of 50 percent or more is considered strongly presumptive evidence that

mortality was caused by a ChE-inhibiting compound. The cause-effect re-
lationship can be further supported by chemical analysis of the contents
of the digestive tract or other tissues for the chemical in question.
(5) For this technique to provide accurate information, prompt collec-
tion and proper preservation of specimens are essential. ChE concentra-
tions in tissues are influenced by time since death, ambient temperatures,
and whether or not reversible ChE inhibitors are being investigated. There-
fore, the response of postmortem brain ChE to ambient conditions can
seriously affect diagnosis of antiChE poisoning. Samples must be collected
shortly after death and frozen immediately to halt changes in tissue or
enzyme-inhibitor complexes. A technique for field monitoring and diag-
nosis of acute poisoning of avian species has been reviewed, discussing
sample collection, sample numbers, preservation procedures, and sources
of error (see paragraph (h)(19) of this guideline).
(D) Residue analysis. (7) Residue analyses of wildlife food sources
provide information about the level and duration of pesticide exposure.
Residue analysis of animal tissues also can indicate actual exposure levels.
If the relationship between tissue concentrations and toxic effects is known
for the species in question, residue analyses can provide a measure of the
degree to which animals are affected. For this application of residue analy-
ses, laboratory trials are necessary to establish the relationship between
residue levels and toxicity. In addition to death, these laboratory trials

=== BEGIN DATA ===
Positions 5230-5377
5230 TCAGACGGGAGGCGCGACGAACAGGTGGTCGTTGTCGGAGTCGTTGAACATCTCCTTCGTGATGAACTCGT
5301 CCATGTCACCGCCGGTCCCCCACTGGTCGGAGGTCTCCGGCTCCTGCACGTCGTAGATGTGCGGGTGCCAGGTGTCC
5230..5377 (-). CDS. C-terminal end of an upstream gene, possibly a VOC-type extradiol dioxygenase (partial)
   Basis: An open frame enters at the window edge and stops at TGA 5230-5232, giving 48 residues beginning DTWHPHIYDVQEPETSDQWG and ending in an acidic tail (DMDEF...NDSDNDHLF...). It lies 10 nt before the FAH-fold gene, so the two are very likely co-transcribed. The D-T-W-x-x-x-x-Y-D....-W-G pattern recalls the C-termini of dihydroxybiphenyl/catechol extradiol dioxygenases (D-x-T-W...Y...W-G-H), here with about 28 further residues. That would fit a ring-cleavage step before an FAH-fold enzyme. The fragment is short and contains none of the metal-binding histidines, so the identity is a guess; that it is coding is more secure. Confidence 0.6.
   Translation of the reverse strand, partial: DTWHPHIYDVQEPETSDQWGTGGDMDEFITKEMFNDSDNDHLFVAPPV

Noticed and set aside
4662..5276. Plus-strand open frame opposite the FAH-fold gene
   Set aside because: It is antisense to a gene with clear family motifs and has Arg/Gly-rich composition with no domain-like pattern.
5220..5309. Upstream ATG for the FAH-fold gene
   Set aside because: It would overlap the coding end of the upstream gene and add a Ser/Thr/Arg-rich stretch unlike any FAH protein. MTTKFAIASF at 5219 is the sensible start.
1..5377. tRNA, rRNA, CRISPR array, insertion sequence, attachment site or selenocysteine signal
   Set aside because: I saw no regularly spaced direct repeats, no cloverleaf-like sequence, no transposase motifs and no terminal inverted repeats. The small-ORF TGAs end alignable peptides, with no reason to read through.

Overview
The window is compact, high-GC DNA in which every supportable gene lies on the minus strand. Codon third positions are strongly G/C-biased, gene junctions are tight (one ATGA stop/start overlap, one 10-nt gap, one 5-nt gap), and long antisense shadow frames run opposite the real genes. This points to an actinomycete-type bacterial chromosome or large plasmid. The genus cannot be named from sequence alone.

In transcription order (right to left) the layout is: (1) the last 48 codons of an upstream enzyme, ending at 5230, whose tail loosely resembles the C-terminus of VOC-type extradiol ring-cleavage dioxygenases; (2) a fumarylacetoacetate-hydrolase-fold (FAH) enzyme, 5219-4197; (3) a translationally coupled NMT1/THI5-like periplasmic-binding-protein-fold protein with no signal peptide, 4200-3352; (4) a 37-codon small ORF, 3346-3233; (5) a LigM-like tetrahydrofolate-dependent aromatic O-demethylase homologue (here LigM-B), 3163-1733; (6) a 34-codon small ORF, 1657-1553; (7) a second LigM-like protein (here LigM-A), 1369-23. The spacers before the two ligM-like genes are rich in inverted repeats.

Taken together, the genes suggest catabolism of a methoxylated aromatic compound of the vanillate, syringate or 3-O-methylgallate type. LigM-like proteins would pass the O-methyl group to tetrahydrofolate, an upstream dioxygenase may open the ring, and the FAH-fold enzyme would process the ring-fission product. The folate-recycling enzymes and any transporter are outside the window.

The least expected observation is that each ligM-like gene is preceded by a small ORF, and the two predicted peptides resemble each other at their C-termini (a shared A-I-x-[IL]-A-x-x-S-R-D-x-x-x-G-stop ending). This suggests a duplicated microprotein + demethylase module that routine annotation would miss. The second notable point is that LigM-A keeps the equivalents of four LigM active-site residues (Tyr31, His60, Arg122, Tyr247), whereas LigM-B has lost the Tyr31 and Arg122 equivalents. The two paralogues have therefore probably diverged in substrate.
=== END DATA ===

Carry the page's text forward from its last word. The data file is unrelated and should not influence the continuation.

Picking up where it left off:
should include such signs as anorexia, asthenia, asynergy, or ataxia. For
chemicals that are readily metabolized by vertebrates, residue analysis may
not be appropriate for diagnostic purposes. With many pesticides, it will
be necessary to analyze for residues of active metabolites also.
(2)	For determining residues on wildlife food sources, the investigator
should collect samples of insects, seeds, leafy parts of plants, etc., imme-
diately after pesticide application and at periods thereafter. Samples should
be analyzed for the chemical to determine potential exposure rate and dura-
tion. The application method needs to be considered in determining where
to take samples. If drift is likely, samples should be taken from habitats
surrounding the treatment sites as well as in the treated fields. Because
analysis can be costly, the investigator should consider carefully the num-
ber of samples necessary to provide adequate data. Where feasible, sam-
ples from different locations within a site should not be pooled. Separate
analysis of samples can provide data on the range and variability of expo-
sure as well as mean levels.
(3)	When residue analysis is used to evaluate exposure in nontarget
animals, the tissues selected for analysis differ depending on the purpose.
Heinz et al. (see paragraph (h)(18) of this guideline) indicated that for
many chemicals, residues in brains of birds and mammals can be used